The challenge for the University, was that with around 3,000 students, selecting from over 50 EAP activities each semester to reach a total of 99 hours of activities, tracking each student’s progress was a burden for faculty and administrators.

Initially, tracking of EAP progress was done manually, with each course teacher having to enter data into Microsoft Excel sheets. Some of the EAP courses could attract up to 1,000 participants each semester, and each faculty member was responsible for an average of five courses each, creating a considerable workload to track and record data and to consolidate the results. The manual process also introduced a risk of human error, but with EAP achievement counting towards five percent of academic final marks, accuracy was vital.

“The program was done in a very basic way, it was very hard to register all of these students and maintain the smooth workflow of the program. It was very hard to disseminate information to all faculty members, we used to send Excel files, and it was very tedious for faculty to go through these files,” Ms AlSaib said.

To manage the administration of its academic programs, the university relies on the Banner application, from higher education specialist Ellucian. Banner has been in use by Effat since 2004, Dr Abuelmaatti said, even though at the time with only some 37 students, deploying such an advanced application was a major investment for the university.

Through the university’s years of positive experience with Banner, the IT team decided to utilise the capabilities of the system to administer the EAP, alongside of the regular academic program. The development team looked at how forms in Banner could be applied first to automation of the value point system, and then progressed to automation of the whole system, so that both academic and EAP could be run simultaneously.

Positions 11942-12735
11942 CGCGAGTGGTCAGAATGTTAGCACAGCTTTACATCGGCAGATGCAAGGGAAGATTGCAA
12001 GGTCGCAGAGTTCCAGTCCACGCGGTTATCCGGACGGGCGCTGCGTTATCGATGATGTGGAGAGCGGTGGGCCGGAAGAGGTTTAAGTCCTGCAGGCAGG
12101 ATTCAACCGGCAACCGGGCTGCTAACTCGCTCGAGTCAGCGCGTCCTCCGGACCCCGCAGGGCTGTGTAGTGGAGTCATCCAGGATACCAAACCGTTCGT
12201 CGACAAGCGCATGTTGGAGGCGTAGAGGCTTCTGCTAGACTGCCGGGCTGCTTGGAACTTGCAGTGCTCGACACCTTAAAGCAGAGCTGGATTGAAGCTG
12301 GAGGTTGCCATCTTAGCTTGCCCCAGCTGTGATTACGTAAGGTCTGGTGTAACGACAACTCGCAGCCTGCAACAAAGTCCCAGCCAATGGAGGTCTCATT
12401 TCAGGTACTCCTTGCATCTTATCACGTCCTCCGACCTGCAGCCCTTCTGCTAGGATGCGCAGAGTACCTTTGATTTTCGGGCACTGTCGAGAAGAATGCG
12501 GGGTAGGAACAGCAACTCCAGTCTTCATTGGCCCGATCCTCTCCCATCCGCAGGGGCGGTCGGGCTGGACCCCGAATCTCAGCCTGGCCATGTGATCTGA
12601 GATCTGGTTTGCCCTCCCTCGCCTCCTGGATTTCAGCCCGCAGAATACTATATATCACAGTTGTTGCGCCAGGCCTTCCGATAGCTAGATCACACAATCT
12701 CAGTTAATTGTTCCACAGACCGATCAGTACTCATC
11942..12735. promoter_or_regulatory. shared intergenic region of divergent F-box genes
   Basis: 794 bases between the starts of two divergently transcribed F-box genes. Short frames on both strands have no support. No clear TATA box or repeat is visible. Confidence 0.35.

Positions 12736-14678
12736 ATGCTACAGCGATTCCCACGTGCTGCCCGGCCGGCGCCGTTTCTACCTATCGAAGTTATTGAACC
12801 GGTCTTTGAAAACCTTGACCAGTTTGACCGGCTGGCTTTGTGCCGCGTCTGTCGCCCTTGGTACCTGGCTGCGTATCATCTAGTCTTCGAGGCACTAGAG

“It took us a whole semester to reach the perfect situation where we can have two different systems, running at the same time, with no conflict, or no interruptions,” Dr Abuelmaatti said. “Through Banner, we were able to develop the program, on the system, so the student is registered in her academic courses for the term, and at the same time, is registered in the Ambassador Program courses. At the end, she has two transcripts, a transcript for academic and transcript for the Ambassador Program.”

The university has also integrated Banner with a finger-print based time & attendance solution, which is used to verify participation in EAP activities. In future, the university is also looking into how it can use the Banner application to track student achievements once they graduate. Effat already has a career development department which tracks the progress of its graduates, and the plan is to see if this can be digitised.

“We have recorded our graduates from 2003 until today, and we are currently trying to explore how we can benefit from Banner in order to have this record on Banner rather than manually,” said Ms AlSaib.